Wednesday, the 21st of September, and time for Shelf Control once again! Shelf Control is a weekly feature hosted by Lisa at Bookshelf Fantasies, and celebrates the books waiting to be read on your TBR piles/mountains. To participate, all you do is pick a book from your TBR pile, and write a post about it–what its about, why you want to read it, when you got it, and such. If you participate, don’t forget to link back to Lisa’s page, and do also leave your links in the comments below as I’d love to check out your picks as well!
Shelf Control seems to the only posts I’m being able to keep up with regularly these days, it’s time for another one. This week’s pick is a cosy mystery, Tea With Milk and Murder (2016) by H. Y. Hanna, from my kindle stack of unread books. This is the second in the ‘Oxford Tearoom Mysteries’, set around twenty-nine-year old Gemma Rose who returns home to Oxford giving up a corporate career in Sydney, and opens a tearoom in the village of Meadowford-on-Smythe where she grew up. And of course, as is customary in cosies, she has a cat, Museli. In book 1, A Scone of Die For, she is faced with and solves the murder of an obnoxious American tourist who happens to be found dead in the outdoor sitting area of her tearoom. I read this quite a few years ago, and what I liked was that the mystery element had a fair bit of substance to it, more than I expected from a cosy, and also it had some enjoyable descriptions of Oxford and university life.
So when I found the second title being offered for free (it isn’t at the moment), I downloaded it. Tea With Milk and Murder sees Gemma overhear a sinister conversation at a Oxford cocktail party just minutes before a student is poisoned. But there’s plenty to deal with, from the police detective being her ex-boyfriend (again, typical of a cosy), to her mother causing havoc in the tearoom, to her friend Cassie’s boyfriend being among the suspects.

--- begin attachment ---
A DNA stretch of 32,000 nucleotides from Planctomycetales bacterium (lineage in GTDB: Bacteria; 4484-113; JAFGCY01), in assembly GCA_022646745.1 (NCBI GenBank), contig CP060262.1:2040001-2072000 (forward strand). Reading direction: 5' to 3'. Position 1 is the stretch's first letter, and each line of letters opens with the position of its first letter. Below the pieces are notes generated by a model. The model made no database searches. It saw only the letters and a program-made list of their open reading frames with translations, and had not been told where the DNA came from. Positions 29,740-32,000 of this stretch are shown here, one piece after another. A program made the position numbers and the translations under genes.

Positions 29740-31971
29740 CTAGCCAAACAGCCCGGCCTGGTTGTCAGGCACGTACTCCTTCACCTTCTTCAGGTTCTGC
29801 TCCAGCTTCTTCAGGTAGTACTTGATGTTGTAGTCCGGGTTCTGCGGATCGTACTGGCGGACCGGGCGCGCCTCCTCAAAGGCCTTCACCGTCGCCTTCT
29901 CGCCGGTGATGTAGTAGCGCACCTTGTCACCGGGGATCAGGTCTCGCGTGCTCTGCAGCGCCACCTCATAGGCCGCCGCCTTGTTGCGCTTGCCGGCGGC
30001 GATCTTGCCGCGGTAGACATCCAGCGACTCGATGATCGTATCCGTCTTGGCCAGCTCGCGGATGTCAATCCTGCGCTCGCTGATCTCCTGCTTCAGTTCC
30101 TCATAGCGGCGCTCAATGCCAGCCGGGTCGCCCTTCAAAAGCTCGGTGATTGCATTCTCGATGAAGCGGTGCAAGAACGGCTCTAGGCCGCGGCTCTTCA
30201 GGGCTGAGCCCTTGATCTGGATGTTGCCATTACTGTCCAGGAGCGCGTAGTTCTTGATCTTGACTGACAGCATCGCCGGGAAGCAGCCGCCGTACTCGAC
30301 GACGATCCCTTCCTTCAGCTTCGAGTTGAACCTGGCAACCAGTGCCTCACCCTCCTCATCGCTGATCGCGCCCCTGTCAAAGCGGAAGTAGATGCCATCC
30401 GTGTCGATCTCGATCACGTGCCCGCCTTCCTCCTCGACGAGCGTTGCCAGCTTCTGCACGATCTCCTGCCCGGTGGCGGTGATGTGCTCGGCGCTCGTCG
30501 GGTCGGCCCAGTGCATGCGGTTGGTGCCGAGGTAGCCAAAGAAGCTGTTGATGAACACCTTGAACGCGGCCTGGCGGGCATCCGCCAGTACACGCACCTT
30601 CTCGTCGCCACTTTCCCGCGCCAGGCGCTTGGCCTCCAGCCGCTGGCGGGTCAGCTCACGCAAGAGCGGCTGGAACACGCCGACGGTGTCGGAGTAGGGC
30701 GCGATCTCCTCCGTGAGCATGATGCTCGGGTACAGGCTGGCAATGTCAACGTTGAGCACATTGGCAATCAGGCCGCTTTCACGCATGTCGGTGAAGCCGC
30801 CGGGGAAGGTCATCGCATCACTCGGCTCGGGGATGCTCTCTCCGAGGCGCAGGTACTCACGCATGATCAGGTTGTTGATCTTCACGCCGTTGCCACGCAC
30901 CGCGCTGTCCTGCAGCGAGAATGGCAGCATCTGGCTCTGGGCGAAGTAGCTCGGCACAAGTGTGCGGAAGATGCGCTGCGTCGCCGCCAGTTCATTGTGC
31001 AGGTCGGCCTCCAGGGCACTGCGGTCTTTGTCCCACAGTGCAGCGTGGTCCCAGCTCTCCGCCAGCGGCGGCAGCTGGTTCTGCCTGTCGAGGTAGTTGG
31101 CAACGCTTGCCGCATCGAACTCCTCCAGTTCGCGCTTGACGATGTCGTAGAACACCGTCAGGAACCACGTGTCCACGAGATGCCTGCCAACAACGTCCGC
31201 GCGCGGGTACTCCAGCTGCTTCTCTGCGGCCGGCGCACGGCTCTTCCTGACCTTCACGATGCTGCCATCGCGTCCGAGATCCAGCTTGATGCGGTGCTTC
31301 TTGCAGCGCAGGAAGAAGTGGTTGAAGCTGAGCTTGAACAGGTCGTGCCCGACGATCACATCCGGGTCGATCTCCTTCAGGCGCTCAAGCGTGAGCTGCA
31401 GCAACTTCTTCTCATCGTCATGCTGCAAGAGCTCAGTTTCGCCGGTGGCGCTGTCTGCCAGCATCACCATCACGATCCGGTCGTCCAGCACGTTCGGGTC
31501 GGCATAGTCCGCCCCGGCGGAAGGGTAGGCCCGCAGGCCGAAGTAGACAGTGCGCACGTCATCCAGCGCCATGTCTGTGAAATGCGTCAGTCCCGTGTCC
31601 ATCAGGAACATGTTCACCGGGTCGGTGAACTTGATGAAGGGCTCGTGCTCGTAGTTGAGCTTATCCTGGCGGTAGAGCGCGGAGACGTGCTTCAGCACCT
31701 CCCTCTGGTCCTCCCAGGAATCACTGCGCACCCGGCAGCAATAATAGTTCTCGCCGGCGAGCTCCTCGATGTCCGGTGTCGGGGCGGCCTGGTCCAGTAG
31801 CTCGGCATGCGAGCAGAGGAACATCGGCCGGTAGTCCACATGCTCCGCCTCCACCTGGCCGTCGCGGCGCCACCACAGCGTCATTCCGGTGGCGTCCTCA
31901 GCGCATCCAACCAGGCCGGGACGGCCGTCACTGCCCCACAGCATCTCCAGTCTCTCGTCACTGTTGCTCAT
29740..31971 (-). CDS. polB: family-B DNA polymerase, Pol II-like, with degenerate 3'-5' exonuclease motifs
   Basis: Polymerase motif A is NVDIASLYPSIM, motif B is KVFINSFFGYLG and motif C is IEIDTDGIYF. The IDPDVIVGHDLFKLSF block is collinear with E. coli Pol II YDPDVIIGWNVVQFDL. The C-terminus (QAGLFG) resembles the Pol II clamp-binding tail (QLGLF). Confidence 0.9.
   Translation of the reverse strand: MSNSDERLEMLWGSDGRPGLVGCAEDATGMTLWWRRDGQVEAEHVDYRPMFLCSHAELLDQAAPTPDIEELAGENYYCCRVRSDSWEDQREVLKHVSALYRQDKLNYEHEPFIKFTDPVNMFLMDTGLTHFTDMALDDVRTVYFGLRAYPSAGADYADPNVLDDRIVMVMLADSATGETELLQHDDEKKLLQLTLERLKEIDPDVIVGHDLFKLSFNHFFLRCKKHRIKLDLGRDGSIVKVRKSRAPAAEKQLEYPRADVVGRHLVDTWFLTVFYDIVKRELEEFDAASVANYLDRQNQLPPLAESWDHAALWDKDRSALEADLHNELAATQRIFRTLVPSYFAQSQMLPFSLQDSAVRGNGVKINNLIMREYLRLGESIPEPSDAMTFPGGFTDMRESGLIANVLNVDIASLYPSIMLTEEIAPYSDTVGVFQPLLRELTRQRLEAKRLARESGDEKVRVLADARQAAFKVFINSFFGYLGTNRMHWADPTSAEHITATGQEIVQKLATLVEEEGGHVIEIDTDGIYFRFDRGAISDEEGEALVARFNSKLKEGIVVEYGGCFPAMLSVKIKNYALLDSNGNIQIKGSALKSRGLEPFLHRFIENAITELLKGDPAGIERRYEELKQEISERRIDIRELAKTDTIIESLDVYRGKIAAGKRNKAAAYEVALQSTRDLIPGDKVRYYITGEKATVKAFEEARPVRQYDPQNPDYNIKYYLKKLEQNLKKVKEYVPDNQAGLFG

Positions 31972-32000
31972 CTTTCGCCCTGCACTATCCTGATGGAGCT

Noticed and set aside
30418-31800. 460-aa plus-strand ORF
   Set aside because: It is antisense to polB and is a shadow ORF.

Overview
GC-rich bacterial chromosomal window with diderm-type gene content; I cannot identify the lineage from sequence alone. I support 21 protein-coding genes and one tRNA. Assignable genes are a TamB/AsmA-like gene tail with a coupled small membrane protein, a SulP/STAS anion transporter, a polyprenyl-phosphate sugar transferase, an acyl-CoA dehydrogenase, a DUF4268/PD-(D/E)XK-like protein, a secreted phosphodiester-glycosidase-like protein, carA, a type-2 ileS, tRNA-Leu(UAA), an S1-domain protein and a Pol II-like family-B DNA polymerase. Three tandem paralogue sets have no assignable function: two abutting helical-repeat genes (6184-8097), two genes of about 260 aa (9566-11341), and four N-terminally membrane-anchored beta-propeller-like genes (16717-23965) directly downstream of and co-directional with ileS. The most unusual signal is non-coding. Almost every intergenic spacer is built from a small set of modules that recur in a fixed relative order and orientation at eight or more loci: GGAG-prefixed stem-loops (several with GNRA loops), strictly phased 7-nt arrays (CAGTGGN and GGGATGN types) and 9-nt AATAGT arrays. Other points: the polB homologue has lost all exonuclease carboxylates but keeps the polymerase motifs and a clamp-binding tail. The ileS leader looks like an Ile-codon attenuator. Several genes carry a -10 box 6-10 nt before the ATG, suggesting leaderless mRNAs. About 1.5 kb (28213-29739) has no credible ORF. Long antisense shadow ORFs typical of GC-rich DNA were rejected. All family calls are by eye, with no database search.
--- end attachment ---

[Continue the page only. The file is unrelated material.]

I like picking up cosies once in a way as light reading or even palate cleansers between heavier reads, and while this one, in terms of its structure and elements is much like the typical cosy (including a recipe), the fact that the previous book had a fair number of twists in the mystery plus the Oxford setting do make me want to read it.
Have you come across this series before or any others by the author? Any cosies that you’ve read that are typical yet different? Looking forward to your thoughts!
Lisa’s pick this week is Little Brother by Cory Doctorow, a book that I read (for a course) and enjoyed quite a bit, the story of a teen who manages to outwit his school’s surveillance system only to be caught in a terrorism plot and hounded by the authorities. Themes I recall were freedom and privacy.